It was a night of color and culture, a night where everyone was able to come together, regardless of differences. Everyone danced to cultural Indian music and was really enjoying themselves. People dressed up elaborate, festive outfits that made the night that much more authentic and memorable.
The best moment of our day was hanging out with one of our new friends, Mina. It was his first session. We understand how this could have been a very overwhelming environment to get acquainted with everyone since so much was going on around us. However, Mina was able to witness an event in which the Pragnya mission was perfectly displayed. Regardless of how crowded it was, it was a mix of neurotypical and neurodiverse individuals- we were fully together.
Looking at the event as a whole, there were many people who were not familiar with Dandiya, a traditional Gujarati folk dance, but they weren’t afraid to participate. The people who know the dance took the time to include the people who didn’t, which shows how friendly the event was. You could join the dance circle without fear of judgment or fear of not fitting in. Everyone had a different style of dancing and everyone danced to their own beat. Even if it wasn’t exactly the beat of the music, it didn’t matter, because it was an event where everyone was being embraced for their abilities. You could have been goofy, crazy, jumpy, spinny, it didn’t matter. The event was about the celebration of culture, but behind the scenes, it was also a celebration of acculturation.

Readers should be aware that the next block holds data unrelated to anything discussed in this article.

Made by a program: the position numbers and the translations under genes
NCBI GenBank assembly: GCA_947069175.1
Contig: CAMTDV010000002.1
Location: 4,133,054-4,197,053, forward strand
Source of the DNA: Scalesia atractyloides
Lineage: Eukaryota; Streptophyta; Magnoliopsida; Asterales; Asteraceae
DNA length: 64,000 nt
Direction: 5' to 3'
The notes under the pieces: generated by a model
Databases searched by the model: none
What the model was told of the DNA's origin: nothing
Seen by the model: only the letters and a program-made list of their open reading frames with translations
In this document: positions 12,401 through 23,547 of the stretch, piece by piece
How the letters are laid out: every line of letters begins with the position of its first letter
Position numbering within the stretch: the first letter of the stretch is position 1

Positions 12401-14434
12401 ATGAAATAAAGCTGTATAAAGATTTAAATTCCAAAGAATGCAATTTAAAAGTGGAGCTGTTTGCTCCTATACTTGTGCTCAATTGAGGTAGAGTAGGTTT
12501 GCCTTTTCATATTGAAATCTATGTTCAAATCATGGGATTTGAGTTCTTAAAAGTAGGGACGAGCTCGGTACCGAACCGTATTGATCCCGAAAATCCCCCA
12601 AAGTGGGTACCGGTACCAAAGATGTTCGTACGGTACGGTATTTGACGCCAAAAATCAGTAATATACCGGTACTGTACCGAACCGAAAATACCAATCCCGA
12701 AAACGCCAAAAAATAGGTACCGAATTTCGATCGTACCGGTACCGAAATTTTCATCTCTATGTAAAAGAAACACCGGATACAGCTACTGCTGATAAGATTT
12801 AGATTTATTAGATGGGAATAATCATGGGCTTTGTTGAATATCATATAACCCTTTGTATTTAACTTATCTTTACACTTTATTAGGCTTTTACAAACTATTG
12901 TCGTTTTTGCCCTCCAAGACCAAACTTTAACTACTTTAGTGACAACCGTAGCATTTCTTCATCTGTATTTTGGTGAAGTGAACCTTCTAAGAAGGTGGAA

It was an event where the gap between two secluded communities, separated by stigma, was bridged. It was bridged by music and dance, universal languages. We held Mina’s hands and spun in circles to the rhythmic music, embracing him despite not knowing him and not having spoken to him before. He did the same to us. Evidently, the atmosphere brought us together, and that was something beautiful.